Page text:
“I froze sometimes,” Carol said, recalling moments when the adrenaline rush almost paralyzed her. “But I had to be strong for my son.”

The fire department quickly arrived and contained the blaze, which was limited to Reggie’s bedroom. Unfortunately, though, they had to check to see if there was fire elsewhere in the home – which resulted in damage.

The Red Cross was called to help. Within ten minutes, a volunteer arrived. “We were frightened. We were scared. They gave us courage, hope, peace,” Carol said.

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Since Carol had been trained by the Red Cross, she knew about the Red Cross House, and the services it made available to people affected by fires.  The Red Cross House quickly responded when she reached out.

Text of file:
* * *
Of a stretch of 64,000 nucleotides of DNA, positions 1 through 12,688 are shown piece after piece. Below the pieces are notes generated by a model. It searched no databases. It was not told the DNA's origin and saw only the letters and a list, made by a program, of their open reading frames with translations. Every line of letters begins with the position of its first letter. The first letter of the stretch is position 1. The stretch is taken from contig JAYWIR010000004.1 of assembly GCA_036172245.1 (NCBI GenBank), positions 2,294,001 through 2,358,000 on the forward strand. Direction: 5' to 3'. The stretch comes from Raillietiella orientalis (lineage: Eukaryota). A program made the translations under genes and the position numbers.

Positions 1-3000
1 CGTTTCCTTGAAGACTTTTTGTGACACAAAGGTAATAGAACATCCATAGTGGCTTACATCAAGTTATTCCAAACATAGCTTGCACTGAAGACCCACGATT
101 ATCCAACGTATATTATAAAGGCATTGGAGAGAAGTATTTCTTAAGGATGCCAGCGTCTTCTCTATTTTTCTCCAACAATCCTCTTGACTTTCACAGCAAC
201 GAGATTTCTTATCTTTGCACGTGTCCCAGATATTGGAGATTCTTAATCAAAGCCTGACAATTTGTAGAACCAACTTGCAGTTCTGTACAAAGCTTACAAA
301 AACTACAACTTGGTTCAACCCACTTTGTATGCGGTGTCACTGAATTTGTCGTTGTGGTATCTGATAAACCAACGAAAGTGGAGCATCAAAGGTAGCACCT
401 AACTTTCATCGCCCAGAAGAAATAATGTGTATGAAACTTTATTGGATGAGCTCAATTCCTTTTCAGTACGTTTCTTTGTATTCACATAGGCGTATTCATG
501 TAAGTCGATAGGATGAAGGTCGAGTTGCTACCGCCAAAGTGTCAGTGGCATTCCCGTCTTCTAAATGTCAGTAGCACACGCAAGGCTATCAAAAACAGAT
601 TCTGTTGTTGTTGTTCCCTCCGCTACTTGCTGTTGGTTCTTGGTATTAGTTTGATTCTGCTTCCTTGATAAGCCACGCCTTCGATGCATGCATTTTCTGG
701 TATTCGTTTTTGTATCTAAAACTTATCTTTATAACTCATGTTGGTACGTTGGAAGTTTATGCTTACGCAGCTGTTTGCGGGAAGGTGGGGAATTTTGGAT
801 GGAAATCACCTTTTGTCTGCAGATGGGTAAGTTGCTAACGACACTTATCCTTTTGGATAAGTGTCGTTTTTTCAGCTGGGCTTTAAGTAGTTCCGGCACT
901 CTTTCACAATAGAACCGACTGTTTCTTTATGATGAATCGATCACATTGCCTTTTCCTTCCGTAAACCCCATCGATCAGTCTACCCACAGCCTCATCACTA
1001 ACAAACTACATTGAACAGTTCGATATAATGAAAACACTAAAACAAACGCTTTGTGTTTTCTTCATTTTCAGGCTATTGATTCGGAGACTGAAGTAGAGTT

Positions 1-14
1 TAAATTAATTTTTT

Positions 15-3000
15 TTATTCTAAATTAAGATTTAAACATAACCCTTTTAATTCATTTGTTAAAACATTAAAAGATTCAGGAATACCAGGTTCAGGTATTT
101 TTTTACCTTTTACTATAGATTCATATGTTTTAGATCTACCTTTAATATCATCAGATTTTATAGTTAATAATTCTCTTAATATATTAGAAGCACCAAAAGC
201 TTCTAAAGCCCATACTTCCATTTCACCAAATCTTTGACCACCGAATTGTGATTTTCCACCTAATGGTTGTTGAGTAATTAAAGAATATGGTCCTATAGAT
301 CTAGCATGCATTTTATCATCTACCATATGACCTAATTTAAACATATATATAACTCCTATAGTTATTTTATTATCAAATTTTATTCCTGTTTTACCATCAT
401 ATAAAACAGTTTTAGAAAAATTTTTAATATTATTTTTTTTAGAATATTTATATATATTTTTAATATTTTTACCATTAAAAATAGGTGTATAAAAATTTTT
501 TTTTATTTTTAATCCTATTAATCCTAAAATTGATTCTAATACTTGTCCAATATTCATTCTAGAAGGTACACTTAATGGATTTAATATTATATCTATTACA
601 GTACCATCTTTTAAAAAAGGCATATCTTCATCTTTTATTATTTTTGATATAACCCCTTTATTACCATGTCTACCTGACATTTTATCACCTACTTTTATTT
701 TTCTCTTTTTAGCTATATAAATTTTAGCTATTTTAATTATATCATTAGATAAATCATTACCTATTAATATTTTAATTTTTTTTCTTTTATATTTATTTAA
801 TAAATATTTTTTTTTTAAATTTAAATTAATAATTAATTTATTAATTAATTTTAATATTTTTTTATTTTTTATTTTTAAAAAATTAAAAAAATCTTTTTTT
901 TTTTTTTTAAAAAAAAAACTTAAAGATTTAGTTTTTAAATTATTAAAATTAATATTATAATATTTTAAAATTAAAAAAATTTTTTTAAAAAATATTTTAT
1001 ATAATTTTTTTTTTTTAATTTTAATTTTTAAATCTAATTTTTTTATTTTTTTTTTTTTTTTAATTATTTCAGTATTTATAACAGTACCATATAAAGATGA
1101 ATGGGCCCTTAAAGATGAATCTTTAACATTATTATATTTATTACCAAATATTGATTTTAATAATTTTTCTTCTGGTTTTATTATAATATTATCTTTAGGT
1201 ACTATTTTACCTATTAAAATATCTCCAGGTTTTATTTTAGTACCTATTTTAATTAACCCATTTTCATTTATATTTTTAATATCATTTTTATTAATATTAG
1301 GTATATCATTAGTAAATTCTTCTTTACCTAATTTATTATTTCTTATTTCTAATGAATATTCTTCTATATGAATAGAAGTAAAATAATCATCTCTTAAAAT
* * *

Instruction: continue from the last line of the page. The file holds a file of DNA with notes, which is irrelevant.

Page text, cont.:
For Carol and her son, it made a devastating life event a little easier to cope with.

“When I got here, it felt like home,” she said. “The People here are very generous. There are no words to describe.”

Now, Carol and Reggie are working to clean and restore their damaged home. Carol credits her disaster preparedness with saving her and her son’s life.

“Training. What to do in a disaster. Practice it. Even plan it.”

 

Interviewed and written by Chris Peralta

 

The house was quiet as Reggie Ector sat in his den, reading. Suddenly, he heard three pops.

Curious, he looked around, wondering what the sound was. It didn’t take long to find out: he saw fire coming out of an electrical socket in the room.

Seeing that the fire was small, he tried to put it out with water. His fiancé, who was in a bedroom at the time, soon joined the effort. Reggie would later call this a mistake.

“Trying to put the fire out put our lives in danger,” he said.